Attaching Meaning to Solicitation Class Keywords
RFC 4095

Note: This ballot was opened for revision 05 and is now closed.

(Scott Hollenbeck) Yes

(Brian Carpenter) (was Discuss) No Objection

Comment (2005-03-31)
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Moving the DISCUSS to COMMENT as per Brian Carpenter's request:

From Spencer Dawkins, Gen-Art reviewer:

Summary: This document is on the right track, but still has a couple of opportunities for improvement.

The reader has to work to dig out the goal here - I THINK the goal is "given an RFC 3865 solicitation class keyword, discover a URI that points to a resource that tells you what the RFC 3865 keyword actually means", but I'm still not sure about this. The document is correctly pointing to RFC 3865 for its context, but it doesn't stand on its own. Given this, the non-normative example is going to have a lot of influence on the reader's understanding.

(Thus pointing out another opportunity to use the proposed ISD mechanism to clump specifications. But I digress.)

The Security Considerations concern raised is really broad. Is it saying more than "DNSSEC would help a lot of things, including this mechanism", or is this mechanism simply subject to a broad class of insecure-DNS-based vulnerabilities? What is really at risk here? Even saying "in the absence of DNSSEC, this mechanism can be exploited to give mail users incorrect guidance on keyword interpretation", or something. Mumble.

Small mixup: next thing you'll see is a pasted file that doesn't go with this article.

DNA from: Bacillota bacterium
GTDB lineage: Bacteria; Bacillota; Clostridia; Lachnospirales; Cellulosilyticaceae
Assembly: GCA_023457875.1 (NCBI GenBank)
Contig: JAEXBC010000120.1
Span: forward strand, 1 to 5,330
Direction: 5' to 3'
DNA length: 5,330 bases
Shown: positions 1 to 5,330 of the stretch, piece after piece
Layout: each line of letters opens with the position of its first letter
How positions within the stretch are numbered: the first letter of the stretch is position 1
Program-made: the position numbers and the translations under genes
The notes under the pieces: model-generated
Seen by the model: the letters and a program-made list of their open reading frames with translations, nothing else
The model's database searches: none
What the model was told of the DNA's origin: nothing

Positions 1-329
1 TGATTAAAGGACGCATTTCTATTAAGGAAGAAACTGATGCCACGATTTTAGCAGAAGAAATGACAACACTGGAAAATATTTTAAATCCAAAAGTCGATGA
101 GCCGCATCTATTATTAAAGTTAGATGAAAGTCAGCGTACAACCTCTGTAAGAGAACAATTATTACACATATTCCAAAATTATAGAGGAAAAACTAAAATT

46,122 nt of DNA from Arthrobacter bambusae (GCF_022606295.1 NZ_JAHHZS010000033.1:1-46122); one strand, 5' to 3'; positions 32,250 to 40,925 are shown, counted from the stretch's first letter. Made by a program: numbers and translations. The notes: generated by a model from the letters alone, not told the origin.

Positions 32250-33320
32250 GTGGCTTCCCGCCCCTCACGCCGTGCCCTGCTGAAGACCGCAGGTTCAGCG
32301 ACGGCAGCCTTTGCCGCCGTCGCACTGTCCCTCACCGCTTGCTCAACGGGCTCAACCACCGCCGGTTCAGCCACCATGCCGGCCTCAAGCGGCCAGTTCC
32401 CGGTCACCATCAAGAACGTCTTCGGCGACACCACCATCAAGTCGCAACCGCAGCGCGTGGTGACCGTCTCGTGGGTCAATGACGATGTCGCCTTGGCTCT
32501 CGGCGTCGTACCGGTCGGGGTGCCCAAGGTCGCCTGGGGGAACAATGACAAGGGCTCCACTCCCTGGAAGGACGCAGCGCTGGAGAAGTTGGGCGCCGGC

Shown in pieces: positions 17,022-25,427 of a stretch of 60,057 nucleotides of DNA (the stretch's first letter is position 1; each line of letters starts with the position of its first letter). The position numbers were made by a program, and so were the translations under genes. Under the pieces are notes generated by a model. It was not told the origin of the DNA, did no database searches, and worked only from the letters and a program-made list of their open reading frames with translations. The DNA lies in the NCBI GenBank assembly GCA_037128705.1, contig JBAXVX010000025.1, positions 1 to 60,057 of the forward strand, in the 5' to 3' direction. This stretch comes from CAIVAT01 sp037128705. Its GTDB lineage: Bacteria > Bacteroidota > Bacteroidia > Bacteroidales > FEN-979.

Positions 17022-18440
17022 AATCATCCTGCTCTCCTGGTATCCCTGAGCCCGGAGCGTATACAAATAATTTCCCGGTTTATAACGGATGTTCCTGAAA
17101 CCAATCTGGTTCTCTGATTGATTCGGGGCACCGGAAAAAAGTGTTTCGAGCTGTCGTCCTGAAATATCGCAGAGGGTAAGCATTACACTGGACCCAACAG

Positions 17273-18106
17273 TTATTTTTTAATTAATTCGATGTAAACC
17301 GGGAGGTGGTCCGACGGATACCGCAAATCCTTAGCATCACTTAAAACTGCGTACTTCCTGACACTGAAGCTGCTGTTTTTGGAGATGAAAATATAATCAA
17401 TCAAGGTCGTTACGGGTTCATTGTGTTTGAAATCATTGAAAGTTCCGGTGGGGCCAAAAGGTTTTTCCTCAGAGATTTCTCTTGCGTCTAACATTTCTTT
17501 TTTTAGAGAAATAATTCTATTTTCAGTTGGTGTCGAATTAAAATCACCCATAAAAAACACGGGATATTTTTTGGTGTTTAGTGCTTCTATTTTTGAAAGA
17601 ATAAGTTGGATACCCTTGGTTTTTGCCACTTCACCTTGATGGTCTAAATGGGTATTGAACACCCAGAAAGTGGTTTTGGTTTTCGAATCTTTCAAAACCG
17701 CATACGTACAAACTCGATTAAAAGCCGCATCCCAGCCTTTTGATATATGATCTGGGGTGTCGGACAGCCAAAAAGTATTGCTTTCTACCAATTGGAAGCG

Use of a URI with the "https:" scheme without the use of DNSSEC makes
   an unwarranted illusion of authenticity and the possibility of active
   attacks a serious concern.

(Margaret Cullen) (was Discuss) No Objection

(Bill Fenner) No Objection

(Sam Hartman) No Objection

(Russ Housley) (was Discuss) No Objection

(David Kessens) (was Discuss) No Objection

(Allison Mankin) No Objection

(Jon Peterson) No Objection

(Mark Townsley) (was Discuss) No Objection

Comment (2005-04-01)
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Moved DISCUSS to COMMENTS as requested by Mark Townsley:

The Abstract needs to be rewritten.

There is no Introduction, though Section 1 sorta-kinda looks like one in construction if not heading.

I agree with other DISCUSS points that this document does not *yet* stand on its own, and am concerned that there may security issues with passing around what amount to lightly obfuscated DNS names.


>    inserted in a "No-Solicit:" header or in a trace field.  [RFC3865]
>    explicitly placed discovery of the meaning of a solicitation class


>    keywords as outside of the scope of the basic ESMTP service


>    If that standard becomes widely deployed, a  mail message might

What standard? I assume RFC3865 (which is not a "Standard" in the strict sense), but since this is the start of a brand new paragraph it is not immediately clear what "that" is referring to. 

Also, there are multiple spaces before "mail" on this line.

(Alex Zinin) No Objection